How the 1996 Magnificent Seven Olympic Gymnastics Team Was Chosen


The Olympic Trials, often seen as a tougher competition than the Olympics themselves, are usually filled with surprises and nail biting. The drama of the 1996 U.S. Women’s Gymnastics Team Race happened, for the most part, before tryouts began.

It came down to two days at the Fleet Center in Boston, three weeks before the opening ceremony. There, the top seven in the all-around were in contention to make the Olympic team.

It didn’t turn out that simple.

On the one hand, the two previous national champions – Shannon Miller and Dominique Moceanu — came out of the American championships three weeks earlier with injuries (wrist tendonitis, tibia fracture). They opted to apply for spots on the Olympic team rather than attempt to compete while injured in the trials.

The process: their scores from nationals would be used. It was highly unlikely that five other gymnasts would surpass Miller and Moceanu, who placed first and third respectively at the national championships. The duo watched the tryouts inside the Fleet Center. USA Gymnastics reportedly confirmed having mathematically clinched places after the first day of competition.

At the time, the two-day competition included mandatory, which counted for 60% of the final score, and options, which counted for 40%.

As for the options, the ranking looked like this:

Miller – 47.220 (nationals)
Moceanu – 47.1 (of nationals)
Jaycie Phelps—46,887
Dominique Dawes — 46.768
Kerri Strug—46.588
Amy Chow—46,377
Amanda Borden—45.913
Beth Arnold—45.568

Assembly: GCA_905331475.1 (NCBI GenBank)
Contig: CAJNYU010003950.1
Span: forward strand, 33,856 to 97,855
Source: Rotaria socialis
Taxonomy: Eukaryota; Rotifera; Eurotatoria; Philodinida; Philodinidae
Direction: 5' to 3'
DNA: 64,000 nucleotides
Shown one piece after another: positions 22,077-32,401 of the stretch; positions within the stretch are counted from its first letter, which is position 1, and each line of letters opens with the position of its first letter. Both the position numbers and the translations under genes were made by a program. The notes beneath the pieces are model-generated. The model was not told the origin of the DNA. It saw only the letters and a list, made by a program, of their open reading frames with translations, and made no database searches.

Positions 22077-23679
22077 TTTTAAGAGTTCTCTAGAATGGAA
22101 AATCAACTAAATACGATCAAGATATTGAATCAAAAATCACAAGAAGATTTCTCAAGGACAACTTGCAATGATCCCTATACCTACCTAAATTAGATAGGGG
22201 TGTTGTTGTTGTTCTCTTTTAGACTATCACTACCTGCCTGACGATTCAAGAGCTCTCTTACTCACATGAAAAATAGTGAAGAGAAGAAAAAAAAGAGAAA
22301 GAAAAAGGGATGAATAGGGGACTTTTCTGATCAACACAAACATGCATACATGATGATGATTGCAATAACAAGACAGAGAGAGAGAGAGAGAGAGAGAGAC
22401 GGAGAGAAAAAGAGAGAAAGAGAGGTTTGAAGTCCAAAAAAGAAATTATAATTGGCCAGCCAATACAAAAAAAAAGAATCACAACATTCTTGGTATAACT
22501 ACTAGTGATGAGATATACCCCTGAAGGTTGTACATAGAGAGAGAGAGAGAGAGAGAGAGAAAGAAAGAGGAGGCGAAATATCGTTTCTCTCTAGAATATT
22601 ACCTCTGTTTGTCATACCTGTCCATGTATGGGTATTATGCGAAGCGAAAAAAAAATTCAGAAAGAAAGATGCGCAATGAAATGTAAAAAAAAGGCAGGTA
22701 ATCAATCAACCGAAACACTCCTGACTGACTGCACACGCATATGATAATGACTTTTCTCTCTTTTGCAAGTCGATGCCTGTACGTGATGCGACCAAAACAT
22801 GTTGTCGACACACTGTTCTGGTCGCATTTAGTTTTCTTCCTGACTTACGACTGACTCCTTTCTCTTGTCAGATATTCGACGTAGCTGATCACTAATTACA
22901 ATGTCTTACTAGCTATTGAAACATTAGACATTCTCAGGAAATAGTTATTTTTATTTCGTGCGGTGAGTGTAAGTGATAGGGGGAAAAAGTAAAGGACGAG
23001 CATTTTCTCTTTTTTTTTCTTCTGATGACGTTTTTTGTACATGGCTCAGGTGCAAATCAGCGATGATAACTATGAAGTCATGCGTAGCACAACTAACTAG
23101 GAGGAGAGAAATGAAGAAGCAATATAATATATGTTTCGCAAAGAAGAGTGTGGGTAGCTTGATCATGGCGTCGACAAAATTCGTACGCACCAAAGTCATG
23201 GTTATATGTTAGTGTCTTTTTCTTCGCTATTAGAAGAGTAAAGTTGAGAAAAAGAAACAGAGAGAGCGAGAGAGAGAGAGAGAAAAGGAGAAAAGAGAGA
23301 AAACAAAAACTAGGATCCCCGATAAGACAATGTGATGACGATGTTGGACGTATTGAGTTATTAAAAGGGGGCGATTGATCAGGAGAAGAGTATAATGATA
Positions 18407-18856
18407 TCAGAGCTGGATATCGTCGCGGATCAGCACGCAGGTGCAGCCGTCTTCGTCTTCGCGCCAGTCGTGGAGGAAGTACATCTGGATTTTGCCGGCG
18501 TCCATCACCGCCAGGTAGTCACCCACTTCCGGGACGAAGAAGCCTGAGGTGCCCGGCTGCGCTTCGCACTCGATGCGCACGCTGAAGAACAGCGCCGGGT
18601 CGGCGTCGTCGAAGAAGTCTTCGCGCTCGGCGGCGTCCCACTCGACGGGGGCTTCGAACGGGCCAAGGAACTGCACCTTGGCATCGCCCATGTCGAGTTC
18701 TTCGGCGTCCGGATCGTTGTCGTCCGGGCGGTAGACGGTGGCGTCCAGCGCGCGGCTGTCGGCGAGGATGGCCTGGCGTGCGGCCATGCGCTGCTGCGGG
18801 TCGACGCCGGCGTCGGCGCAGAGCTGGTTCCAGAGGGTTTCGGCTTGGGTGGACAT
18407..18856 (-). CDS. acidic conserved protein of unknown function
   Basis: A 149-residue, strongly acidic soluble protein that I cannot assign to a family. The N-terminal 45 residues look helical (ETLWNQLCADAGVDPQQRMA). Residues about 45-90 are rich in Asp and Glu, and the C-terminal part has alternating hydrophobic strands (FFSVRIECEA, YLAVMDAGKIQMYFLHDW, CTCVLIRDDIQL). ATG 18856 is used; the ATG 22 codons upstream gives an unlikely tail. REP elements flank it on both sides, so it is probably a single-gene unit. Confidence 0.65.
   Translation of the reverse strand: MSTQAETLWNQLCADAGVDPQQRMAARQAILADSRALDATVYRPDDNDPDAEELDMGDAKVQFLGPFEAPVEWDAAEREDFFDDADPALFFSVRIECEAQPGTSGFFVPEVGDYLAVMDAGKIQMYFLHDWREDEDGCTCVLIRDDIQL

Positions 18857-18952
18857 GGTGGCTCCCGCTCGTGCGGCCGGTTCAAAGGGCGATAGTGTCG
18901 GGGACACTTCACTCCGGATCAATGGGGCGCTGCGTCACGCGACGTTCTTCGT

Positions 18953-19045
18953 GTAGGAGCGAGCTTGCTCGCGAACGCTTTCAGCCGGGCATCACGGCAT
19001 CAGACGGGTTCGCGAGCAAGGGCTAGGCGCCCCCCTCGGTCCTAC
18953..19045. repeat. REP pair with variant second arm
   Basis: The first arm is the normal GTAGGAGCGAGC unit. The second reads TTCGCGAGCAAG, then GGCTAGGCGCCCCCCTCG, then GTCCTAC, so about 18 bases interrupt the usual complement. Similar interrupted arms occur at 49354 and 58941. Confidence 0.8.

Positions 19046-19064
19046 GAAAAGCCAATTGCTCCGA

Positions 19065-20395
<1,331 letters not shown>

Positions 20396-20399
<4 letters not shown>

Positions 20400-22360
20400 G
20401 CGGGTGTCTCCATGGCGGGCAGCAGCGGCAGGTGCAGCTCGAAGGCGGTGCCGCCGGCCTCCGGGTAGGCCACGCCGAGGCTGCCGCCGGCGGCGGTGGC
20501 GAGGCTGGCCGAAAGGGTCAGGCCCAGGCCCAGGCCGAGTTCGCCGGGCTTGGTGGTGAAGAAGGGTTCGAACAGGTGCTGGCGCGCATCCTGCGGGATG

Therese Kulikowski — 45.433

The field of 14 women included nine with world championship experience, as well as future Olympians in Kristen Maloney (2000) and Mohini Bhardwaj (2004). The way the mandatorys rocked was no surprise. Phelps finished second at the nationals, while Dawes, Strug and Borden also finished in the top six three weeks earlier.

Chow was a unique case. She finished sixth in the compulsory events at the national championships, then withdrew before the optional events due to back spasms.

At tryouts, during her final routine, she fell awkwardly off the balance beam, hitting her face against the apparatus. Chow had 10 seconds or 30 seconds to pull up the beam, depending on which report you believe. She did it in 10 seconds and completed the routine to stay comfortably in the top five.

Two of the best challengers — Kristy Powell and Therese Kulikowski — fell into the obligatory. They shared a trainer – Tom Forsterwho now oversees the United States Women’s National Team.

The last Olympic spot goes to Amanda Borden, who missed the 1992 Olympic team. Borden would be named captain of the Magnificent Seven. The final ranking of the Olympic trials:

Shannon Miller – 78,380 (Nationals)
Dominique Moceanu — 78.220 (nationals)
Dominique Dawes—78.157
Kerri Strug—78.108
Jaycie Phelps—77,736
Amy Chow—77.267
Amanda Borden—77.162

Therese Kulikowski — 76.491

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